Exclusive: U.S. traffic deaths fell after coronavirus lockdown, but drivers got riskier

FILE PHOTO: A highway sign usually used for traffic reports advises drivers to practice social distancing due to the global outbreak of coronavirus (COVID-19) in Pasadena, California, U.S., March 14, 2020. REUTERS/Mario Anzuoni

By David Shepardson

WASHINGTON (Reuters) – U.S. traffic deaths fell during the coronavirus lockdowns but drivers engaged in riskier behavior as the fatality rate spiked to its highest level in 15 years, a government report set to be released Thursday will show.

The National Highway Traffic Safety Administration (NHTSA) found the fatality rate jumped to 1.42 deaths per 100 million vehicle miles traveled in the three months ending June 30, the highest since 2005.

At the same time, overall traffic deaths fell by 3.3% to 8,870 while U.S. driving fell by about 26%, or 302 fewer over the same period in 2019, according to the report reviewed by Reuters.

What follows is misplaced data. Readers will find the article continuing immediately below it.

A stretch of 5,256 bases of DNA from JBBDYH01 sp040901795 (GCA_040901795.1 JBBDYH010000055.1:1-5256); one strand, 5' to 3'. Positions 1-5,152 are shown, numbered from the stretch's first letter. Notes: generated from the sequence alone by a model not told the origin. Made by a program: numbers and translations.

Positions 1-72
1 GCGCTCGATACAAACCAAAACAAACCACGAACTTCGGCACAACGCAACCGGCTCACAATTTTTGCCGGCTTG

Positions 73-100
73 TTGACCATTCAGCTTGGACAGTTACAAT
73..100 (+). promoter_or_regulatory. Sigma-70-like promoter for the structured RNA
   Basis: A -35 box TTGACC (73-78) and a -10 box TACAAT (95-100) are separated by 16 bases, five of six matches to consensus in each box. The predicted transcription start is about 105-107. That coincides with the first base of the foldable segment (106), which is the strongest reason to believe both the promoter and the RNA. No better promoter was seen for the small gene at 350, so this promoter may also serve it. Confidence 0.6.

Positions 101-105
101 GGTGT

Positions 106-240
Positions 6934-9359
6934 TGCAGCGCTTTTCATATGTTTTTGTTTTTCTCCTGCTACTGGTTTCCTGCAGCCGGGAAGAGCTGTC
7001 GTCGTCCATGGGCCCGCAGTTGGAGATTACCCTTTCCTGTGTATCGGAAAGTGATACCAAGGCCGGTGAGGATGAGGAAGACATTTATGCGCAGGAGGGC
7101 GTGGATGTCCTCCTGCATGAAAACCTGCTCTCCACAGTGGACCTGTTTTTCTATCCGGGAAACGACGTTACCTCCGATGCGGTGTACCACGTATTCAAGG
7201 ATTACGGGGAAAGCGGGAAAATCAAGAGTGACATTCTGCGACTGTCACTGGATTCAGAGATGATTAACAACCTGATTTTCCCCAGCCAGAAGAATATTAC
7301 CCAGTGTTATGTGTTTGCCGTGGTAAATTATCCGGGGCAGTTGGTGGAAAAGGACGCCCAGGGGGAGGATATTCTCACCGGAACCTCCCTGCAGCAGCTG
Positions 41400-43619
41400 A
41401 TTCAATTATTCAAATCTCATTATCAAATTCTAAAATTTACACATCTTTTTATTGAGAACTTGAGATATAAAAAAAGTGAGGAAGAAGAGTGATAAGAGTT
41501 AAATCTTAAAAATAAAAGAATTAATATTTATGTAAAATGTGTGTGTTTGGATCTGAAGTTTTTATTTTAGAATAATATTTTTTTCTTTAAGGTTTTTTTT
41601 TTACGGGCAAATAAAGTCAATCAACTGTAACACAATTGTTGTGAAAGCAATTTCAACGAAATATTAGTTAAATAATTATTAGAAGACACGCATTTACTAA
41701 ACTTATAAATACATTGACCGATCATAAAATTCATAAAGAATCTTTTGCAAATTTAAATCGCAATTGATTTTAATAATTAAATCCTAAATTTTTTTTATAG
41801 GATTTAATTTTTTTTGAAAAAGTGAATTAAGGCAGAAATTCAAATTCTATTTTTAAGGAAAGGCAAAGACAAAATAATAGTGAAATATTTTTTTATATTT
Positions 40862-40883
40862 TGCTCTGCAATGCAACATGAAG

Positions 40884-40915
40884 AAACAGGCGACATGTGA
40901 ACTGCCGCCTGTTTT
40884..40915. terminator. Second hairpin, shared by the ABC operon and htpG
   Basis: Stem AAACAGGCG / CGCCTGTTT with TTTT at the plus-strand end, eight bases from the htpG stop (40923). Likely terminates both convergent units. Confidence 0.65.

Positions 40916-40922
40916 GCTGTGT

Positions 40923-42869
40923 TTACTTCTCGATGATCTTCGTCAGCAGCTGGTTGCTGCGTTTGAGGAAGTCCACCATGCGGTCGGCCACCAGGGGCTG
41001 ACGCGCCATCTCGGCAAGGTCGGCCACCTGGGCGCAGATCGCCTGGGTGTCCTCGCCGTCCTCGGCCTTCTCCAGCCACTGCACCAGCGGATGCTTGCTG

NHTSA’s study showed “drivers who remained on the roads engaged in more risky behavior, including speeding, failing to wear seat belts, and driving under the influence of drugs or alcohol.”

By contrast, the fatality rate for 2019 was just 1.10 deaths per 100 million miles, the lowest rate since 2014 as traffic deaths fell by 2% to 36,096.

Traffic data showed average speeds increased and extreme speeding became more common. Data from some states suggested that fewer people were wearing seat belts during the lockdown.

“In short, the stay-at-home orders may have led the population of drivers during the height of the health crisis to have been smaller but more willing to take risks,” NHTSA found.

NHTSA also noted that in the wake of the outbreak enforcement of some traffic laws was reduced. “It is possible that drivers’ perception that they may be caught breaking a law was reduced,” the report found.

NHTSA also said that since coronavirus risks are higher for older Americans, that could have minimized driving by more risk-averse drivers.

(Reporting by David Shepardson; Editing by Nick Zieminski)

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